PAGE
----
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HAPPY: No, it’s a little celebration. My brother is—I think he pulled off a big deal today. I think we’re going into business together.
STANLEY: Great! That’s the best for you. Because a family business, you know what I mean?—that’s the best. (Act 2)
Happy deceives himself into thinking that he and Biff have already had a major success to celebrate. Much like his father, he chooses to exaggerate and bend the truth to try and impress people.
BIFF: Why? You’re making money, aren’t you?
HAPPY [moving about with energy, expressiveness]: All I can do now is wait for the merchandise manager to die. And suppose I get to be merchandise manager? He’s a good friend of mine, and he just built a terrific estate on Long Island. And he lived there about two months and sold it, and now he’s building another one. He can’t enjoy it once it’s finished. And I know that’s just what I’d do. I don’t know what the hell I’m workin’ for. Sometimes I sit in my apartment—all alone. And I think of the rent I’m paying. And it’s crazy. But then, it’s what I always wanted. My own apartment, a car, plenty of women, and still, goddamnit, I’m lonely. (Act 1)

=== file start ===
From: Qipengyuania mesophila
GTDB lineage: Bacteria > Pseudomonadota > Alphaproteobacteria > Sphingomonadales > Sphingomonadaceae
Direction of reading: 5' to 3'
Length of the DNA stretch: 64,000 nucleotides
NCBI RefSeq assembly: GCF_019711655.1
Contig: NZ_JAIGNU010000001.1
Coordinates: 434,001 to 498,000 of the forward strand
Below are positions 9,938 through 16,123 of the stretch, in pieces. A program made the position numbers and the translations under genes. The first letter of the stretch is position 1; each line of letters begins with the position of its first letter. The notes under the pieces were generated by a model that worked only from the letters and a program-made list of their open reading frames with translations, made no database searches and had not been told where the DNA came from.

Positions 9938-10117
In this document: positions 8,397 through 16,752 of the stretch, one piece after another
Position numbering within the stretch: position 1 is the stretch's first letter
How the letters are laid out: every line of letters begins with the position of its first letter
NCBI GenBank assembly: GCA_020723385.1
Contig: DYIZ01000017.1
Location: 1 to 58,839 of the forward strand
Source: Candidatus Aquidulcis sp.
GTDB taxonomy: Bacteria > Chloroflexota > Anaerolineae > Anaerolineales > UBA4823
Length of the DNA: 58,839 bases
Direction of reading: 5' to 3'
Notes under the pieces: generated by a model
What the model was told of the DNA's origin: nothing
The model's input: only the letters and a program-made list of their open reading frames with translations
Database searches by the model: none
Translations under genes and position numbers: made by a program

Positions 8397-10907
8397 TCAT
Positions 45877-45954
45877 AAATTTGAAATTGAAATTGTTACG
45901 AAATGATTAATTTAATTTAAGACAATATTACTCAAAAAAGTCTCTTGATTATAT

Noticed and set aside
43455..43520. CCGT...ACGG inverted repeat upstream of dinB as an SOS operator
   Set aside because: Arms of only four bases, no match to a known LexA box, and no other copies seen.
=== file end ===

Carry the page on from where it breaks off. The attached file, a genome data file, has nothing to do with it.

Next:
Although he has amassed concrete wealth, it is the intangible aspects of life that Happy craves. Material things and lots of hook ups with random girls just don't seem to be the kind of success that Happy truly wants.
WILLY: Don’t say? Tell you a secret, boys. Don’t breathe it to a soul. Someday I’ll have my own business, and I’ll never have to leave home any more.
HAPPY: Like Uncle Charley, heh?
WILLYL Bigger than Uncle Charley! Because Charley is not—liked. He’s liked, but he’s not–-well liked. (Act 1)
Willy indicates his belief that being well liked is the most important quality to achieving success. He thinks it's impossible for someone to succeed without a gang of friends around them. We have to wonder if Charley, who Willy criticizes in the quote above, is really as unpopular as Willy makes him out to be.